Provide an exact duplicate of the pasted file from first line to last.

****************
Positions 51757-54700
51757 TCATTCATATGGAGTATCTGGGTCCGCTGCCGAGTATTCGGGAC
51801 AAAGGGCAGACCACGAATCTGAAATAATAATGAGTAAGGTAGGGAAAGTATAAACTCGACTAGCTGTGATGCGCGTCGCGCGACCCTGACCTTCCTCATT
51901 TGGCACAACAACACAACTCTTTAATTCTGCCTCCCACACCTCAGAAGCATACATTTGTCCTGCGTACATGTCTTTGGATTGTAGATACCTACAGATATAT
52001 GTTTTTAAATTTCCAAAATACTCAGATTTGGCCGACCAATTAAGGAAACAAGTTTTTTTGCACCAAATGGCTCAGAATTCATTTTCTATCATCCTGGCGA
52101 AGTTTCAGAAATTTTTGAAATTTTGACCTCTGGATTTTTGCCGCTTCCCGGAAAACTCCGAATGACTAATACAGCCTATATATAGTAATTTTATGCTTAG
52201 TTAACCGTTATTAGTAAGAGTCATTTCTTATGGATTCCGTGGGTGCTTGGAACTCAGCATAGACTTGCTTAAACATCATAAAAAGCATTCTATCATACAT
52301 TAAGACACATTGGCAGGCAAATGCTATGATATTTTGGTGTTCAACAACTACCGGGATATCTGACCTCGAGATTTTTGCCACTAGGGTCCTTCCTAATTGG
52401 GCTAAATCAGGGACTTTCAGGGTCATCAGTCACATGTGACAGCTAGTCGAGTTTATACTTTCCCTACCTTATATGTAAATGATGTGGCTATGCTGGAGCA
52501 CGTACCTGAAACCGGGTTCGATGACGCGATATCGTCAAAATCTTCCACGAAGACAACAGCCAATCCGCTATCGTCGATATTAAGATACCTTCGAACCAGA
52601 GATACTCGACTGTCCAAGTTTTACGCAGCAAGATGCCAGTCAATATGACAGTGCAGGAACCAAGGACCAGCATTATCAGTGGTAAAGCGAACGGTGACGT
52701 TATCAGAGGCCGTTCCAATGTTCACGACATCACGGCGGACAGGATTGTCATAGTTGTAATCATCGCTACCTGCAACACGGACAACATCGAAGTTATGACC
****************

Positions 51757-54700
51757 TCATTCATATGGAGTATCTGGGTCCGCTGCCGAGTATTCGGGAC
51801 AAAGGGCAGACCACGAATCTGAAATAATAATGAGTAAGGTAGGGAAAGTATAAACTCGACTAGCTGTGATGCGCGTCGCGCGACCCTGACCTTCCTCATT
51901 TGGCACAACAACACAACTCTTTAATTCTGCCTCCCACACCTCAGAAGCATACATTTGTCCTGCGTACATGTCTTTGGATTGTAGATACCTACAGATATAT
52001 GTTTTTAAATTTCCAAAATACTCAGATTTGGCCGACCAATTAAGGAAACAAGTTTTTTTGCACCAAATGGCTCAGAATTCATTTTCTATCATCCTGGCGA
52101 AGTTTCAGAAATTTTTGAAATTTTGACCTCTGGATTTTTGCCGCTTCCCGGAAAACTCCGAATGACTAATACAGCCTATATATAGTAATTTTATGCTTAG
52201 TTAACCGTTATTAGTAAGAGTCATTTCTTATGGATTCCGTGGGTGCTTGGAACTCAGCATAGACTTGCTTAAACATCATAAAAAGCATTCTATCATACAT
52301 TAAGACACATTGGCAGGCAAATGCTATGATATTTTGGTGTTCAACAACTACCGGGATATCTGACCTCGAGATTTTTGCCACTAGGGTCCTTCCTAATTGG
52401 GCTAAATCAGGGACTTTCAGGGTCATCAGTCACATGTGACAGCTAGTCGAGTTTATACTTTCCCTACCTTATATGTAAATGATGTGGCTATGCTGGAGCA
52501 CGTACCTGAAACCGGGTTCGATGACGCGATATCGTCAAAATCTTCCACGAAGACAACAGCCAATCCGCTATCGTCGATATTAAGATACCTTCGAACCAGA
52601 GATACTCGACTGTCCAAGTTTTACGCAGCAAGATGCCAGTCAATATGACAGTGCAGGAACCAAGGACCAGCATTATCAGTGGTAAAGCGAACGGTGACGT
52701 TATCAGAGGCCGTTCCAATGTTCACGACATCACGGCGGACAGGATTGTCATAGTTGTAATCATCGCTACCTGCAACACGGACAACATCGAAGTTATGACC